By Paula Sirois
Parenting makes us all hypocrites and liars. It just does. Face it; you lie to your kids all the time. Call it stretching the truth or little white lies or whatever you wish, but the facts are the facts. How many times have you said, "Don't do that" and then promptly did whatever "that" is yourself? It's the old "Do as I say, not as I do" trick and it's not working.
Do you drink directly from the container while standing with the 'fridge door open? How about chewing your food while talking? Or maybe you didn't really give a good look both ways when you crossed the street? Have you talked on the phone or read a text while driving? Do you always drive the exact speed limit? Do you floss every single night and day? Are you getting the recommended amount of fruit and vegetable servings? And I'm guessing you haven't gone to bed at "bedtime" in years.
We call it good parenting when we tell our kids to do something, even if that something is something we don't actually do ourselves. But whom are we fooling? Won't they grow up, just like us, doing or not doing exactly what we do and don't do? Yes they will. Of course they will. Maybe instead of just laying down the rules of manners and life we try a new approach. Something that rings a bit more true.
Here are tips to becoming a less hypocritical parent:
1. Explain why: "Johnny, hold the door open for this lady" is really not enough. Sure your kid will stand there and hold the door while rolling his eyes, but you need to elaborate on the why of it all, so he'll do it again and again. Explain that it's polite and respectful to open doors for ladies (and gentlemen and kids and everyone really). Let them know it shows that you are not selfish and that you would appreciate it if someone held a door open for you too. Put it in today's terms; "The truth is that most boys and men don't hold doors open anymore. They used to, so you'll stand out in the crowd. Believe me the girls will remember it. That's how I met your dad. Plus, it's just a nice thing to do and only takes a few seconds."
2. Fess up: When your kid catches you breaking the rules or asks if you always follow every one, tell the truth (with a big caveat). "Yes, of course, I follow the rules. And the reason I know them is because my parents taught them to me too, just like I'm teaching you. I bend them sometimes (and break them sometimes) because I'm an adult who knows when it's okay to do that. Which isn't often and never in public or without serious precautions." The truth is that we all know the rules because they were drilled into our heads so often while growing up. Your kid is a kid and as such needs the constant reminders too. Once they get it completely they can also relax a bit.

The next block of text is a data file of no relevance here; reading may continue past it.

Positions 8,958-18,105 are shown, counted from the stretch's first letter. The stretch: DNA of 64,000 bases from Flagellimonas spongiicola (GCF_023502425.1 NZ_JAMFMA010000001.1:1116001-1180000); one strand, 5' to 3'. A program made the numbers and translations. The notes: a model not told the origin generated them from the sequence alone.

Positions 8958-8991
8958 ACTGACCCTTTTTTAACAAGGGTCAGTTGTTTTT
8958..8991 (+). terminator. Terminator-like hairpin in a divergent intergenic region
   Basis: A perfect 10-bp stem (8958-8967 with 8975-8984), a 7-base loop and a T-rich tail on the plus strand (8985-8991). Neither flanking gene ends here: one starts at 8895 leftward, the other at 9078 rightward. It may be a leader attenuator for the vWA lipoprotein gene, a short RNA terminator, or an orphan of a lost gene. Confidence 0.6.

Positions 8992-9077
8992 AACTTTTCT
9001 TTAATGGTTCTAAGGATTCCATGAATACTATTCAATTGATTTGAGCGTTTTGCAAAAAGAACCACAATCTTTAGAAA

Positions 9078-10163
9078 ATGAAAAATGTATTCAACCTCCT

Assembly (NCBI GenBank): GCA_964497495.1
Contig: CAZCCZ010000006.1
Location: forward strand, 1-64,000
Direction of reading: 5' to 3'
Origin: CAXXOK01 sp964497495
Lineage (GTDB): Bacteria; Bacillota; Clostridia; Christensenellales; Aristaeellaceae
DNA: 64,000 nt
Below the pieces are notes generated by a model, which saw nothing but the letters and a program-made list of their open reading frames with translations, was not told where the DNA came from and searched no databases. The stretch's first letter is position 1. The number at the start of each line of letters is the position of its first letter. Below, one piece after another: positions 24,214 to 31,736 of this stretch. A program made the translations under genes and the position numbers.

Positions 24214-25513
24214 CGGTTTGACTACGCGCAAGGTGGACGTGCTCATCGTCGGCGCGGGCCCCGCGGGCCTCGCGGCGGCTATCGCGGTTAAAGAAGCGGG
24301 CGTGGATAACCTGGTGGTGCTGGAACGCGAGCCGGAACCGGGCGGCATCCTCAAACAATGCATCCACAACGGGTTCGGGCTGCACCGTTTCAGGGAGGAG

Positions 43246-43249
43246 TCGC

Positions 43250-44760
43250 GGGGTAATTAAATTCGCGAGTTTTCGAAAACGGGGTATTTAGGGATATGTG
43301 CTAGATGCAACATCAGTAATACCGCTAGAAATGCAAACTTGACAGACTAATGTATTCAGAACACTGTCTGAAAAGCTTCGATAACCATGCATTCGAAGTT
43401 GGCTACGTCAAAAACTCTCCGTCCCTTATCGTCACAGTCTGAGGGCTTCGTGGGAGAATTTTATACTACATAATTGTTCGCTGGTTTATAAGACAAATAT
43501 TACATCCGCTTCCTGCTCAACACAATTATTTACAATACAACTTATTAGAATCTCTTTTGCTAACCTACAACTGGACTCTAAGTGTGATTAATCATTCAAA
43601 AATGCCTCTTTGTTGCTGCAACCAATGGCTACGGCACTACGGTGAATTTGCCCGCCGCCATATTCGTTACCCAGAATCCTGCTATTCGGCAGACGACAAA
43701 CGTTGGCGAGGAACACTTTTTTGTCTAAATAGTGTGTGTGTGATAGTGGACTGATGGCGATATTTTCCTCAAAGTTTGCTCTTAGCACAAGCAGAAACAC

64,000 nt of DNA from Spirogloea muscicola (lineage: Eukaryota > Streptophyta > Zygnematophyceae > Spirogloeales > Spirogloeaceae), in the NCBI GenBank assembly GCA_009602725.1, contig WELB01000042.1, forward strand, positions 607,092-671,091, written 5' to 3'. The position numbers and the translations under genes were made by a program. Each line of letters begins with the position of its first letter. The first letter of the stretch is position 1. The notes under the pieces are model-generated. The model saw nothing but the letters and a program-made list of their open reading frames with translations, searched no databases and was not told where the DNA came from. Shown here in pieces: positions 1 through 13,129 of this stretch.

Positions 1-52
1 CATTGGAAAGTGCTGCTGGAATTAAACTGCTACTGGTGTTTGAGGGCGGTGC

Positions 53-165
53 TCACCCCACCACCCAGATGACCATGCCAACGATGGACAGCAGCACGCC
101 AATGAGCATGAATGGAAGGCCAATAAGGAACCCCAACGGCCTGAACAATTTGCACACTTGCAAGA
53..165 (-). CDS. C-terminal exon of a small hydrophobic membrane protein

3. Describe the benefits: "Did you brush your teeth?" you scream down the hall twice a day, but you shouldn't leave it at that. Why not talk benefits that they can see or relate to? "Mary, yes, it's important to have clean, healthy teeth, but it's also super important not to end up like your grandpa Joe, who can't eat anything and when he laughs we all sort of get scared." Nobody likes having to do what they're told, until they're told how it will benefit them in the end. Benefits that can be clearly understood are vital to explaining how some rules can be bent at times while others really shouldn't be unless you have years of experience. Take driving faster than the speed limit or skipping some vegetables here and there.
4. Parse the house rules: "Timmy, you know that this is your home and you can pretty much do whatever you want here, but out in the real world _ your friend's house, your school or anywhere outside these walls - you simply cannot do that ever because people will think you're rude (even though they all do it at home too)." Explaining the tricky dynamic of home manners versus everywhere-else manners and how social decorum is a group-think thing may help create a tighter bond and give them an inside joke when they practice their manners in public.
Parents don't have to be liars and hypocrites. Feel free to tell the truth to your kids - your truth, that is. The whole messy, inconsistent and blurry truth that we all live.
Paula Sirois is a writer in South Florida. National Oak Distributors, Inc, http;//www.NationalOak.com, is the country's premier Automotive Paint, Body and Equipment (PBE) warehouse distributor.